In places, mountains of limestone drop sheer into the sea, elsewhere pine-forested peninsulas stretch out like sinuous fingers, hiding a cornucopia of golden beaches, deep gulfs, and tiny offshore islands. With such a stunning everchanging backdrop, I can’t think of a better way to see Turkey, to explore its culture, discover such rich ruins, and drink in the landscape, than to set sail on a gulet. Spared the need to constantly pack, unpack, and change hotels, instead one travels in luxurious style. Perhaps the key thing for me is that it’s travel the way the ancients usually did. It makes thinking about the past altogether easier. Out on the waves, time can literally dissolve in the water, two millennia can disappear from the mind.

A mad keen sailor, Peter Ustinov once wrote:

“The sea not only sharpens a sense of beauty and of alarm, but also a sense of history. You are confronted with precisely the sight which met Caesar’s eyes, and Hannibal’s, without having to strain the imagination by subtracting television aerials from the skyline and filling in the gaps in the Collosseum...off the magical coast of Turkey you rediscover what the world was like when it was empty...and when pleasures were as simple as getting up in the morning...and every day is a journey of discovery.”

More Stories By Peter Sommer

Peter Sommer runs a specialist travel company offering archaeological tours, cruises, and yacht charters in Turkey. An archaeologist and documentary producer/director he has worked on many acclaimed BBC/PBS/CNN TV series including In the footsteps of Alexander the Great, Commanding Heights: the battle for the world economy, and Millennium: a thousand years of history. His most recent series, Tales from the Green Valley, about life on a Welsh farm in the year 1620, was shown to rave reviews last autumn on BBC2 in the UK. For more information please visit www.petersommer.com

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Most Recent Comments
YV&C News Desk 08/12/06 11:05:47 AM EDT

Let Turkey light up your imagination. Three great things embody Turkey. Just a four hour flight away from international London, it has a culture which is profoundly different, distinctly unfamilar. A land on the very cusp of Europe and Asia, with two heads simultaneously facing both east and west, it embodies the magic and mysticism of the orient. Once nomads from Central Asia, the Turks were for centuries the middlemen of the world, famed merchants uniting three continents - Europe, Africa, and Asia, as far east as China. Today, its people are famed for their warmth and hospitality, a gift of their nomadic ancestry and Islam?s code of respect for strangers in a strange land.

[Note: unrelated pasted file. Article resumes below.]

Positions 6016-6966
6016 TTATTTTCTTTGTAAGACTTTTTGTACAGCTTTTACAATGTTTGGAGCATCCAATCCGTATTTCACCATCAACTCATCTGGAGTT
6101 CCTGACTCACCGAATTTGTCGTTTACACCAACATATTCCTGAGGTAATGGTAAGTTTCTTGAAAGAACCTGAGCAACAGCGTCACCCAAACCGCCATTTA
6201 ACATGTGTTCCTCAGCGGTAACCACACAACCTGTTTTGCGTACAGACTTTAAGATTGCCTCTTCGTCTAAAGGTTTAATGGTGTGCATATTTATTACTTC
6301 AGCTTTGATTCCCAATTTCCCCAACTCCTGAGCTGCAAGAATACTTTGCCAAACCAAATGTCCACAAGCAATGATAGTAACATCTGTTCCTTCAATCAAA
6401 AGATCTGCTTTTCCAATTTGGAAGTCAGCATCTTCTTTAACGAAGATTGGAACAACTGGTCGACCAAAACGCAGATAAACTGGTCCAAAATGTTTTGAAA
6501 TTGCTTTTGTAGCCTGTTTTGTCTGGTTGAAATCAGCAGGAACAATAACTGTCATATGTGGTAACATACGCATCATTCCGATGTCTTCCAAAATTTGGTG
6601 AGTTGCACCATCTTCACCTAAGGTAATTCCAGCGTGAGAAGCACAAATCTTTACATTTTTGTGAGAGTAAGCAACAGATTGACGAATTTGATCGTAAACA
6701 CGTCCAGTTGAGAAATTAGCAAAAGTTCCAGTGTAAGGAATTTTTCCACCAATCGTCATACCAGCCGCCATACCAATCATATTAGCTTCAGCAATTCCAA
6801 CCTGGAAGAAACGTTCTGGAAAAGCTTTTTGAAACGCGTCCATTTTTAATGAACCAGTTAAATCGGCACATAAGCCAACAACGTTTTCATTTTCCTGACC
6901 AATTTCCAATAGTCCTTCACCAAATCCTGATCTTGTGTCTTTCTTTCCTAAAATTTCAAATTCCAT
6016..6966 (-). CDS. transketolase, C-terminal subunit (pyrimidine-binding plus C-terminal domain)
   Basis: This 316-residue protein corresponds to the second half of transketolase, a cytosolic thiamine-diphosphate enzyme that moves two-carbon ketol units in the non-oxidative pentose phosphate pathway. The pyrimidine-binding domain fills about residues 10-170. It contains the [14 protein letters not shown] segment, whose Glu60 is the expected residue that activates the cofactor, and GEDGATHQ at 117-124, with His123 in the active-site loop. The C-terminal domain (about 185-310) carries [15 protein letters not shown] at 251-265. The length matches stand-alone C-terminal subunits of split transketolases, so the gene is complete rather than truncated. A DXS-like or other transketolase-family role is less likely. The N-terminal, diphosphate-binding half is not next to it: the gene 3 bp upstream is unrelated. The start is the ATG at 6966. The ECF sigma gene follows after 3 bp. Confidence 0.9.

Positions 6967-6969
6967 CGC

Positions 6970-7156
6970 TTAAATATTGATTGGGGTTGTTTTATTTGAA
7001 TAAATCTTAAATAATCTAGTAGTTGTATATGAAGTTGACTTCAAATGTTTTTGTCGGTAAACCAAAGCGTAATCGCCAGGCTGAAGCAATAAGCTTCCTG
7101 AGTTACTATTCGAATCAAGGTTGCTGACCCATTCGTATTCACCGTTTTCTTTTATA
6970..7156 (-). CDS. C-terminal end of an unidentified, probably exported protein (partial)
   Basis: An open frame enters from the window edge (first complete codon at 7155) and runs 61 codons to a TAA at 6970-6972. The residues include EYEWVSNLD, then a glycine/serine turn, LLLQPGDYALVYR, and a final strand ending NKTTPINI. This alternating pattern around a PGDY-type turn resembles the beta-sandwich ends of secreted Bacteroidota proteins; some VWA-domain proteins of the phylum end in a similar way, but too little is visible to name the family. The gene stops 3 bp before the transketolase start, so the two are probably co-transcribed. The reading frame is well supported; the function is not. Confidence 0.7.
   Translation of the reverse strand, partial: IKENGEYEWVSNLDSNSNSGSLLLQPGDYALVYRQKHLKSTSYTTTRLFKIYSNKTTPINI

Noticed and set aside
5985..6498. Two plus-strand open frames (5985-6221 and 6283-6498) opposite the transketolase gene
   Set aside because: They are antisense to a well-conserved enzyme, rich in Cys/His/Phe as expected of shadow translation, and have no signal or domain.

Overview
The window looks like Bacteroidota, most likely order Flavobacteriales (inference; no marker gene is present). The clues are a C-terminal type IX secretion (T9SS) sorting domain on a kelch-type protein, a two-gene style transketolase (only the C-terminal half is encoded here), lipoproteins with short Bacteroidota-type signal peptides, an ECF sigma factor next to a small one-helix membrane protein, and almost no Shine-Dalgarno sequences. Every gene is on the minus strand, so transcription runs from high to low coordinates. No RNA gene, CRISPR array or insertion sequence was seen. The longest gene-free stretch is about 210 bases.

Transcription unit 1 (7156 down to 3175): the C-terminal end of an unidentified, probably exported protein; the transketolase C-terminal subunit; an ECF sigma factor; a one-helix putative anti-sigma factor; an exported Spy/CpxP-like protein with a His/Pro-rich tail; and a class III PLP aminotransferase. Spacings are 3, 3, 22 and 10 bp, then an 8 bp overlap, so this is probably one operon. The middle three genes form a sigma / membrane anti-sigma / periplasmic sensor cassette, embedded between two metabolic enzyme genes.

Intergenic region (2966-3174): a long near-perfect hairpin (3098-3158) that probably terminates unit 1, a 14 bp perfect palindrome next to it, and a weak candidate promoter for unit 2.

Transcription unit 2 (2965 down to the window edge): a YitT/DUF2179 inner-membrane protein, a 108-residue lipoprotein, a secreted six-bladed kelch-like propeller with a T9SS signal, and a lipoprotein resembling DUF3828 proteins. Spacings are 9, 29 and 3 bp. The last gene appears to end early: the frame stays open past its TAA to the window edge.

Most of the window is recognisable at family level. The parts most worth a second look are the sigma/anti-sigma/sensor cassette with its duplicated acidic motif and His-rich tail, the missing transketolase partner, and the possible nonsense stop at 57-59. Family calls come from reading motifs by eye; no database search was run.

YV&C News Desk 08/12/06 10:51:22 AM EDT

Let Turkey light up your imagination. Three great things embody Turkey. Just a four hour flight away from international London, it has a culture which is profoundly different, distinctly unfamilar. A land on the very cusp of Europe and Asia, with two heads simultaneously facing both east and west, it embodies the magic and mysticism of the orient. Once nomads from Central Asia, the Turks were for centuries the middlemen of the world, famed merchants uniting three continents - Europe, Africa, and Asia, as far east as China. Today, its people are famed for their warmth and hospitality, a gift of their nomadic ancestry and Islam?s code of respect for strangers in a strange land.

YV&C News Desk 08/12/06 09:45:00 AM EDT

Let Turkey light up your imagination. Three great things embody Turkey. Just a four hour flight away from international London, it has a culture which is profoundly different, distinctly unfamilar. A land on the very cusp of Europe and Asia, with two heads simultaneously facing both east and west, it embodies the magic and mysticism of the orient. Once nomads from Central Asia, the Turks were for centuries the middlemen of the world, famed merchants uniting three continents - Europe, Africa, and Asia, as far east as China. Today, its people are famed for their warmth and hospitality, a gift of their nomadic ancestry and Islam?s code of respect for strangers in a strange land.